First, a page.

Tuesday 4 February, 09:15 am
Biology reveals the complex choreography of cells and molecules, but much of this science is too small to be directly observed or takes place at dynamic rates beyond our normal perception of time. 3D visualisation of cells and molecules has become an increasingly important component of exploring and communicating biological mechanisms to the public, students and scientific peers.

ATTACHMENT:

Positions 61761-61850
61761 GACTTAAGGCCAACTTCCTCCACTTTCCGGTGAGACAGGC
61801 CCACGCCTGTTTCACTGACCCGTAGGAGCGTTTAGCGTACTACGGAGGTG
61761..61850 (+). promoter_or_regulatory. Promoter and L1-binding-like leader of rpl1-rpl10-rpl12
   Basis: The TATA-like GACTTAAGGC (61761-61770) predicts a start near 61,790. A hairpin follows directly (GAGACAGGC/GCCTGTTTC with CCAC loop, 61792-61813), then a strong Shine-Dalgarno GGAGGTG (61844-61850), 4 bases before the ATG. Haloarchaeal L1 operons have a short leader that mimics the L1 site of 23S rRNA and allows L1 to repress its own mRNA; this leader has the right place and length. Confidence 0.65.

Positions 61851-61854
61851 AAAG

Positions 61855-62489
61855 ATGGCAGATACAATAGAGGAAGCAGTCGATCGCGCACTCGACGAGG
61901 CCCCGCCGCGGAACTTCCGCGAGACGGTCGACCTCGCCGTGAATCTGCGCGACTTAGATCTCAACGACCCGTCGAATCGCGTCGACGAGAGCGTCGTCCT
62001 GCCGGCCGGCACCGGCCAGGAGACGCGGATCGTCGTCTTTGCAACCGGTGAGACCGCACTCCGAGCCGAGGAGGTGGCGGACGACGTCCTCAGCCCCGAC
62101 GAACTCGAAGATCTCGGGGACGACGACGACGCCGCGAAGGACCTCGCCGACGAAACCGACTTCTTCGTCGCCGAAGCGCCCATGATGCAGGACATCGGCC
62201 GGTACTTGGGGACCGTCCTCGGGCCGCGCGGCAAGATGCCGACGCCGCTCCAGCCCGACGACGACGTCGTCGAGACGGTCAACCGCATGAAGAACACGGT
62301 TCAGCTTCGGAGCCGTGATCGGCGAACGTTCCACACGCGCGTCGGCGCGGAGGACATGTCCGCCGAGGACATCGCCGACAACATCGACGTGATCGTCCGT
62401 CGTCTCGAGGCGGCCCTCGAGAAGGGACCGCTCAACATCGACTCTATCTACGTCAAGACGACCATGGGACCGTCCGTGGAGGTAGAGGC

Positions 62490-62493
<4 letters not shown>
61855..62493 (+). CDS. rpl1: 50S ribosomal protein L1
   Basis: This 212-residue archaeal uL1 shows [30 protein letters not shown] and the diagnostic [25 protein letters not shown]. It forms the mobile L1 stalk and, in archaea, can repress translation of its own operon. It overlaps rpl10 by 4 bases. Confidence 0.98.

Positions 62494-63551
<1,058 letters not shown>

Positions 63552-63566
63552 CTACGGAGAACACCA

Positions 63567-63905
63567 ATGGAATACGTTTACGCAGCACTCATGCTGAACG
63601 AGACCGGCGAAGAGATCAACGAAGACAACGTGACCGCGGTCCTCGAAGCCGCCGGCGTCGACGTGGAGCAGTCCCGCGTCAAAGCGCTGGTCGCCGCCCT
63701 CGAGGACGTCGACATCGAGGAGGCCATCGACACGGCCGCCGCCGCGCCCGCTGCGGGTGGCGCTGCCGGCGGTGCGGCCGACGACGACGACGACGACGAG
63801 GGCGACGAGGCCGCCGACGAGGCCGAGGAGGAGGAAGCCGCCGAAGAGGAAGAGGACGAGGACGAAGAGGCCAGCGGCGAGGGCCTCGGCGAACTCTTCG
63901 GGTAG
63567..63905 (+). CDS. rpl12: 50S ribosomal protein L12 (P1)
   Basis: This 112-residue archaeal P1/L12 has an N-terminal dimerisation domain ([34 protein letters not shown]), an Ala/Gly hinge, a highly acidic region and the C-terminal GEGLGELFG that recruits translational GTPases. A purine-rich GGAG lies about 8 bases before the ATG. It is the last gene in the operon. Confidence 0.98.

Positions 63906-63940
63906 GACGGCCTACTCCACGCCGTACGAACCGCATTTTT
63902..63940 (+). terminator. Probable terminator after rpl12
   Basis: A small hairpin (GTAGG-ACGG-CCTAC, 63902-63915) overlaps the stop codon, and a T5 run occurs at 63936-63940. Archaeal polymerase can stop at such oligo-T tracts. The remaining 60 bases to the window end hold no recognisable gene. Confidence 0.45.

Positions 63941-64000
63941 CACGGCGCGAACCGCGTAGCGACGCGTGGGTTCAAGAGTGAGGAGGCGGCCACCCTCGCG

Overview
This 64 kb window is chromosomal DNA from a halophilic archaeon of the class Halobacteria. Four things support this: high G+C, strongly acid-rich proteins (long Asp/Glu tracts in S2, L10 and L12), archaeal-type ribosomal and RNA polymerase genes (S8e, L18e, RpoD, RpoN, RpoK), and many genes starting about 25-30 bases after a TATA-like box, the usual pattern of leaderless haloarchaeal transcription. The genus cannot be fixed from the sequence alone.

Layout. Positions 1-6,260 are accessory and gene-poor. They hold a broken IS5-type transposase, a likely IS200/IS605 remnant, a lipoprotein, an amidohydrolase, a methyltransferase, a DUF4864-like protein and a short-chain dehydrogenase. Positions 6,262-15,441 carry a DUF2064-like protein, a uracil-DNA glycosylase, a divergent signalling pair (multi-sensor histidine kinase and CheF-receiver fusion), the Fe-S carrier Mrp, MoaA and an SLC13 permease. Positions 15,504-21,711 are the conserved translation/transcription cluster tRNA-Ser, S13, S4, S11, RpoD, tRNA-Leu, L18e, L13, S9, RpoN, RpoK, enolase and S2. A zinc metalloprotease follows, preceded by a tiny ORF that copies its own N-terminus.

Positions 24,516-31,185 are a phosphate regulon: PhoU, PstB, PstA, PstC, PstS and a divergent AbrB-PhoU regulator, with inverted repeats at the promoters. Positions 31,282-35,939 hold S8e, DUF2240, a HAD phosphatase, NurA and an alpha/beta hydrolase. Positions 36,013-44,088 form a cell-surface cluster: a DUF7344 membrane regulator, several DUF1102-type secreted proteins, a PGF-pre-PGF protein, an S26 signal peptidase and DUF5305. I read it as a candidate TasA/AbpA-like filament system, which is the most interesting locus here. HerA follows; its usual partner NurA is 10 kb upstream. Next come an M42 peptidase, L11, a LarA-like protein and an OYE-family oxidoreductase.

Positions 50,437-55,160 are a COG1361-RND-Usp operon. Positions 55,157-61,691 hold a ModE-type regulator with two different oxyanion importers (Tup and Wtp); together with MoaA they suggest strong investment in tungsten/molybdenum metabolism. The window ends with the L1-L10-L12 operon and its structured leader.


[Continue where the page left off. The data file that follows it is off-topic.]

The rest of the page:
Dynamic visualisations, such as animations, are able to synthesize diverse structural, dynamic and locational data derived from a variety of research sources and data sets, and can thus act as a visual hypothesis for a particular molecular or cellular process. Beyond the bench, 3D visualisations are powerful tools that are being used in classrooms and in the mass media to educate and entertain.